Indeed. Without the Resurrection, there is nothing there for Christians. It’s why we go to church, it’s why we believe in life after death and why we try to live a godly life. Without this, Christian churches have nothing to offer. The Episcopalians have led this progressive neutering of their faith and are paying the price.

  9. Comment by Maureen W on December 6, 2019 at 8:06 pm

    While Jesus fasted and remained in the desert and he was at his weakest, the devil tempted him. Each time he responded, “It is written…” God’s word is powerful all by itself. I try to always remember that.

  10. Comment by John Schuh on December 7, 2019 at 1:51 am

    As you pray, so do you believe? When you trivialize your worship, you tend to look as your believes as something not serious either. I am Catholic but was surprised to attend a Southern Baptist communion service and was surprised how reverently they received. their bread and juice. Thought it odd though they did not use wine since they were so oriented to the literal word of the New Testament.

  11. Comment by Jim Dickson on December 7, 2019 at 9:00 am

    I am a Bible believing evangelical Episcopalian who heard Bishop Curry at the Appleton revival in November. The Greatest Commandment is to love God and love your neighbor. Stop bashing others. My plea is for believers to look past the spec in the eye of others and unite to defeat the common foe as did the Founding Fathers. United we stand; divided we fall. We are majoring on the minors. See the image of God in everyone and feed it with God’s truth. Bishop Curry was a powerful voice for good in this area.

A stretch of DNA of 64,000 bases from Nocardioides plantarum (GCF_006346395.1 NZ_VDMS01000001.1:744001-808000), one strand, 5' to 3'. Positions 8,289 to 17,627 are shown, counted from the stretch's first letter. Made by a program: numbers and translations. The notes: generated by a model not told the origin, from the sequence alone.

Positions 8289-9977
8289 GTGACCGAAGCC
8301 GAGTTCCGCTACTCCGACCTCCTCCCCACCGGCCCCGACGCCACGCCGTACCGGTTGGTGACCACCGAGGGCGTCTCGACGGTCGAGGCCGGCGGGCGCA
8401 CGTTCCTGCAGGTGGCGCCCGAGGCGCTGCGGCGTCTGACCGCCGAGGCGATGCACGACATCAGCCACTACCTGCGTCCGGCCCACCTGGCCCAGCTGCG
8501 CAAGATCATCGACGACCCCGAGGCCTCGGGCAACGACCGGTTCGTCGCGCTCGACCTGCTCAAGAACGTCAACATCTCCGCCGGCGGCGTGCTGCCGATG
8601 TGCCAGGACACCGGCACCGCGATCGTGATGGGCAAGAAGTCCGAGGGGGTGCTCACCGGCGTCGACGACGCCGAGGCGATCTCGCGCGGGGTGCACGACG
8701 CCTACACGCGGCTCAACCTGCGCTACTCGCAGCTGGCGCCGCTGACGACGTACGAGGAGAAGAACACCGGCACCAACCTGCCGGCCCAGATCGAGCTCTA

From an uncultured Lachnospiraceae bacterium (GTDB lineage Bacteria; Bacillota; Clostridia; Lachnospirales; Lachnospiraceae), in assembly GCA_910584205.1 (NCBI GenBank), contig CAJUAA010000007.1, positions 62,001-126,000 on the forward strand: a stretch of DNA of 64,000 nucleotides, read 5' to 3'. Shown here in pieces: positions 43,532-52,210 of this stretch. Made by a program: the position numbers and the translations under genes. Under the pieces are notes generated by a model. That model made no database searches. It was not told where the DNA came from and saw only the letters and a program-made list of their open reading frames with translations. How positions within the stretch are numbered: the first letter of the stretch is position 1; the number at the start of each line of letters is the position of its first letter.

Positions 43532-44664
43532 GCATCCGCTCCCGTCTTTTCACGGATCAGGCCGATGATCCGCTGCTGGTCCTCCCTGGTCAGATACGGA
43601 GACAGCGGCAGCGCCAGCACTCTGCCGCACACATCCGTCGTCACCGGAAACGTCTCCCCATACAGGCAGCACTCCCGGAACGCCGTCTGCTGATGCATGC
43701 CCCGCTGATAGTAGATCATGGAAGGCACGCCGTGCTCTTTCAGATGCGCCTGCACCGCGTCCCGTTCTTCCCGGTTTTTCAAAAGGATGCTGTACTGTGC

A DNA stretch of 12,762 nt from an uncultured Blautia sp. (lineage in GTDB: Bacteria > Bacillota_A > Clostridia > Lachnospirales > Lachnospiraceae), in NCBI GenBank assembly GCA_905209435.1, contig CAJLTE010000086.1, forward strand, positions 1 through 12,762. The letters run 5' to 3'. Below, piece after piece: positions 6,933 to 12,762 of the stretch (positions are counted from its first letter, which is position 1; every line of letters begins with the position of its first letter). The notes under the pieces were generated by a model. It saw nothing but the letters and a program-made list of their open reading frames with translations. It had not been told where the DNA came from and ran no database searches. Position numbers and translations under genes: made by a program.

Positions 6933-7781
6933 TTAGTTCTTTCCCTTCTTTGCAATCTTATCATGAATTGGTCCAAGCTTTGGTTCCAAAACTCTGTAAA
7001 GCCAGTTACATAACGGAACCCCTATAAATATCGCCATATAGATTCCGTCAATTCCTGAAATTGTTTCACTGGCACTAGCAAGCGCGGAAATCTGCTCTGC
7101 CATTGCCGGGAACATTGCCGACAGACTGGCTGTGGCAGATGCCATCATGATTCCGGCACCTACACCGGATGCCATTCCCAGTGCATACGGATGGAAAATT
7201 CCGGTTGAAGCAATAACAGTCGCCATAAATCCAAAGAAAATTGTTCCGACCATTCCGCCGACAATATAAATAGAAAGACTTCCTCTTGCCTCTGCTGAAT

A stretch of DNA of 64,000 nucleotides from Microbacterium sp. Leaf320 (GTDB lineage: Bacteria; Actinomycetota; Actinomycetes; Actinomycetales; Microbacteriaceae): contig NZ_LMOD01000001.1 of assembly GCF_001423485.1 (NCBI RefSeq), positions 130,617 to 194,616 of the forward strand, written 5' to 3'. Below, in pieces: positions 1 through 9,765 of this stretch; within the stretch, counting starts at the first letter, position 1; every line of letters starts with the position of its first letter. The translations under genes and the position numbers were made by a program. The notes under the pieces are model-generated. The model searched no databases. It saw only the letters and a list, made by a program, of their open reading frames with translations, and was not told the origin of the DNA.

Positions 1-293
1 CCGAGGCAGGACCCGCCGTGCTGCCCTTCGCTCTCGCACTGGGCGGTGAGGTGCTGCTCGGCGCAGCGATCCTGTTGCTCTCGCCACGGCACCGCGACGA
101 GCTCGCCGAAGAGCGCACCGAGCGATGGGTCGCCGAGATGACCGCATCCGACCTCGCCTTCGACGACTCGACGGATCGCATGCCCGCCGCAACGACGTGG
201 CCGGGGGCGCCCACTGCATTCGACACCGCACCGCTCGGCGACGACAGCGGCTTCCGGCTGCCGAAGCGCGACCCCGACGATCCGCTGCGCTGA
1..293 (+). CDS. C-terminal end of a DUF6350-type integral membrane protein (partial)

12. Comment by Donald on December 7, 2019 at 10:22 am

    Is the 394 “total attendance” figure for the whole diocese? I have trouble believing there are that many Episcopalians regularly attending the service at a single Episcopalian church.

  13. Comment by Jeffrey Walton on December 9, 2019 at 10:24 am

    Yes, 394 is the total 2018 average Sunday attendance for the entire diocese of Northern Michigan. Setting aside special mission districts including Navajo Missions and a few tiny overseas dioceses, it is the smallest domestic diocese by attendance in the denomination.

  14. Comment by John Smith on December 8, 2019 at 5:30 am

    I just feel sad. Is this all they have for God? Perhaps I should also feel guilty. Why do people today settle for so little?

  15. Comment by ol' Bob on December 8, 2019 at 1:12 pm

    There is a certain conceit in the assumption that one can better express the Faith Once Delivered than the Saints who, inspired by God, delivered it.